“I really enjoy your Sunday School class. I’ve been going to church all my life, and I’ve never had anyone make the Bible come alive the way you do.”


Someone in my Sunday School class recently told me this. It was one of those compliments that not only made me feel good, but also it made me think. While “making the Bible come alive” has certainly always been my goal, I wondered how I actually accomplish this. After all, I know—and sometimes feel guilty about—how much more time I could devote to preparing my lesson each week.

While there are certainly things I could do to be a better teacher, I think the thing that has helped me “make the Bible come alive” for my students is that I try to bring out the historical and geographic background of the passages we cover. I’ll show maps, photographs of related artifacts, artistic reconstructions of things like the tabernacle or various altars. The more I help them understand what life was like in the ancient world, the more the Bible characters and events we read about become real flesh-and-blood people doing real things in the real world.

This, of course, echoes my own experience. While I never finished seminary (I got this really great job instead!) and still have much to learn about the Bible, I have done a fair amount of research on Biblical places (in writing the early editions of the Accordance Bible Lands PhotoGuide) and on Biblical people and the world in which they lived (in writing the Accordance Bible Times PhotoMuseum). Along the way, I was amazed to discover how much more the Bible had “come alive” for me. (As I said, it’s a really great job!)

That’s why I’m very excited about the recent release of two new Accordance resources: Archaeology of the Land of the Bible and A Marginal Jew. Both of these resources are part of the Anchor Bible Reference Library, and bring the same level of scholarship to their subject matter as the Anchor Yale Bible Dictionary and the Anchor Yale Bible (Commentary). Both of these resources also are designed to help “make the Bible come alive.”

Archaeology of Bible setArchaeology of the Land of the Bible offers a scholarly survey of Biblical archaeology and its findings. I have often enjoyed reading Biblical Archaeology Review and have found it very helpful in learning about the ancient world of the Bible, but it has often whet my appetite for a more comprehensive or systematic treatment of a given subject. Archaeology of the Land of the Bible gives me just that. Want to learn more about the Assyrians or the Philistines? Want to know more about how the Israelites lived and worshiped? Here you’ll find a thorough treatment of what Biblical archaeology is teaching us, yet written in a way that is not too technical for the uninitiated.

I’ve found one of the easiest ways to get into this resource is to search the Captions field for items of interest. You’ll find hundreds of helpful illustrations from maps and photographs to beautiful architectural reconstructions. In fact, just search for the word “reconstruction” and you’ll find images like this wonderful artist’s rendering of what it would be like to look out from the colonnade at the southern end of the Herodian temple mount.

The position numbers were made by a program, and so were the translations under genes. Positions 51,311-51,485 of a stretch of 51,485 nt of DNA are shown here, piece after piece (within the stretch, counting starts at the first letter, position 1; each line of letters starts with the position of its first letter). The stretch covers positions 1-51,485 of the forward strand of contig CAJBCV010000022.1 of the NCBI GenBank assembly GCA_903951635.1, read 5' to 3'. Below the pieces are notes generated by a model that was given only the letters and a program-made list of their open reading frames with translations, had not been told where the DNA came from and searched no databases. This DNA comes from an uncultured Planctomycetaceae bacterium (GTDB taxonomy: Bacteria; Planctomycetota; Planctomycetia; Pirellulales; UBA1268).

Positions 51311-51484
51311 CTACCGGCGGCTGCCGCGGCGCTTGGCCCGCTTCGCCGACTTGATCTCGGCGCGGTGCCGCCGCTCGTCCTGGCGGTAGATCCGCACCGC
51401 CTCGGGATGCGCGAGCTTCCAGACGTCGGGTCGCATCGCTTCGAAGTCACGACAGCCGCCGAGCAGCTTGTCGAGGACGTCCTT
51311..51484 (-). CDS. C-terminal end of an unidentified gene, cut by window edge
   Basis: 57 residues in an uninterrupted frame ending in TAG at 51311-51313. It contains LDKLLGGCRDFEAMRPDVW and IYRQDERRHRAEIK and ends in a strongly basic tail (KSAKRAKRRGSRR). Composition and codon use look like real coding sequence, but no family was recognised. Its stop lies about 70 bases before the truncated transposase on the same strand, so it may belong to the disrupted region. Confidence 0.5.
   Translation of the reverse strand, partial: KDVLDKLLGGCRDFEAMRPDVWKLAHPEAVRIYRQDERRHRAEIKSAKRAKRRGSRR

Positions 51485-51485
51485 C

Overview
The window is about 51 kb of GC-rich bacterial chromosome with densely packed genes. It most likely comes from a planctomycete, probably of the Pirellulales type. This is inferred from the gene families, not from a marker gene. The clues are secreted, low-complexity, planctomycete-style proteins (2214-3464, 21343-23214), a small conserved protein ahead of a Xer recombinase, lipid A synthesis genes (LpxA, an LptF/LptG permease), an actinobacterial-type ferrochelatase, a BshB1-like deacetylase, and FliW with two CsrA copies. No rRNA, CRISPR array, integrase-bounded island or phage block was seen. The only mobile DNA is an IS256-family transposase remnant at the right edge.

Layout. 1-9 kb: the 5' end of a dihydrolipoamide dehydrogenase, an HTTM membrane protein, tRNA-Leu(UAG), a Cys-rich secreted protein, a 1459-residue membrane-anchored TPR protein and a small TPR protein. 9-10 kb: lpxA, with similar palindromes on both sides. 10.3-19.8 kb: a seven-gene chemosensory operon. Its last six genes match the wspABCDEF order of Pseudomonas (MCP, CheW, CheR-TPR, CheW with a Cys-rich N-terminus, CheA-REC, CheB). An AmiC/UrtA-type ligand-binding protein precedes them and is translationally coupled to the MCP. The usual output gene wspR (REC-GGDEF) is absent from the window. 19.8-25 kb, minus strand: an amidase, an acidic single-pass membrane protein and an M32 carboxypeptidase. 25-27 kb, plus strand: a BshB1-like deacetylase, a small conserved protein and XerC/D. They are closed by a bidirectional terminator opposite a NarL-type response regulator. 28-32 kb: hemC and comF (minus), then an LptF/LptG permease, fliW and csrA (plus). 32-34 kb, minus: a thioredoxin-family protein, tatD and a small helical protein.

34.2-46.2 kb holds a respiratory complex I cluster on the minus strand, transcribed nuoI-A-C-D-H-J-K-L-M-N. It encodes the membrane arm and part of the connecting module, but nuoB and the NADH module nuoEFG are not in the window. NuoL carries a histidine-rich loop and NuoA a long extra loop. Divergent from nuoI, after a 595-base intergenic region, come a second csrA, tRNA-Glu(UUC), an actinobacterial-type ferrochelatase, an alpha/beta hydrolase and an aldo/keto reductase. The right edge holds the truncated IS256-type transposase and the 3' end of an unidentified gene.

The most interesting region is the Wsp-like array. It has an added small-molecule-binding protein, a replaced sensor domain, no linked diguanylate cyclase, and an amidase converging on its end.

Artist's reconstruction of the Herodian Temple Mount


Marginal Jew set

A Marginal Jew is a modern contribution to the so-called “Quest for (or of) the Historical Jesus.” Catholic scholar John P. Meier devotes five volumes—the fifth volume just released this year—to exploring various aspects of the life of Jesus. Personally, I have always found the efforts of “Historical Jesus” scholars to be a little bewildering, and thankfully, Meier devotes his entire first volume to clarifying the terminology and laying out the challenges and methodology involved. I found his introductory discussion to be very clear and carefully reasoned, and I especially appreciated the concluding chapter of the first volume, which asks and answers the question, “Why bother” trying to reconstruct the “historical Jesus”?

After discussing the relationship of the historical study of Jesus to faith in the person of Jesus, Meier helpfully lists four ways the “quest” can “serve the interests of faith”: (1) It blocks attempts to reduce Jesus into a mere “mythic symbol” or to turn faith in Christ into a mere “way of being in the world.” (2) It blocks attempts “to swallow up the real humanity of Jesus into an ‘orthodox’ emphasis on his divinity.” (3) It makes it impossible to “‘domesticate’ Jesus for a comfortable, respectable, bourgeois Christianity.” (4) It likewise makes it impossible to turn Jesus into a “political revolutionary,” which Meier asserts can only be done “by contorted exegesis and special pleading.”

In short, the “Quest for the Historical Jesus” is really just an attempt to make the Jesus who lived in space and time “come alive,” and if done carefully, it becomes a helpful corrective to attempts to co-opt Jesus by those on the right and on the left, or by people of faith and people without it. I’ve only just begun to explore A Marginal Jew, and I don’t imagine I’ll agree with everything I find there, but I’m encouraged by what I’ve read so far that it too can help make the Bible, and the person of Jesus, come alive for me in a new way.

Don’t forget, the introductory sale on these two resources ends October 3rd. Don’t miss it.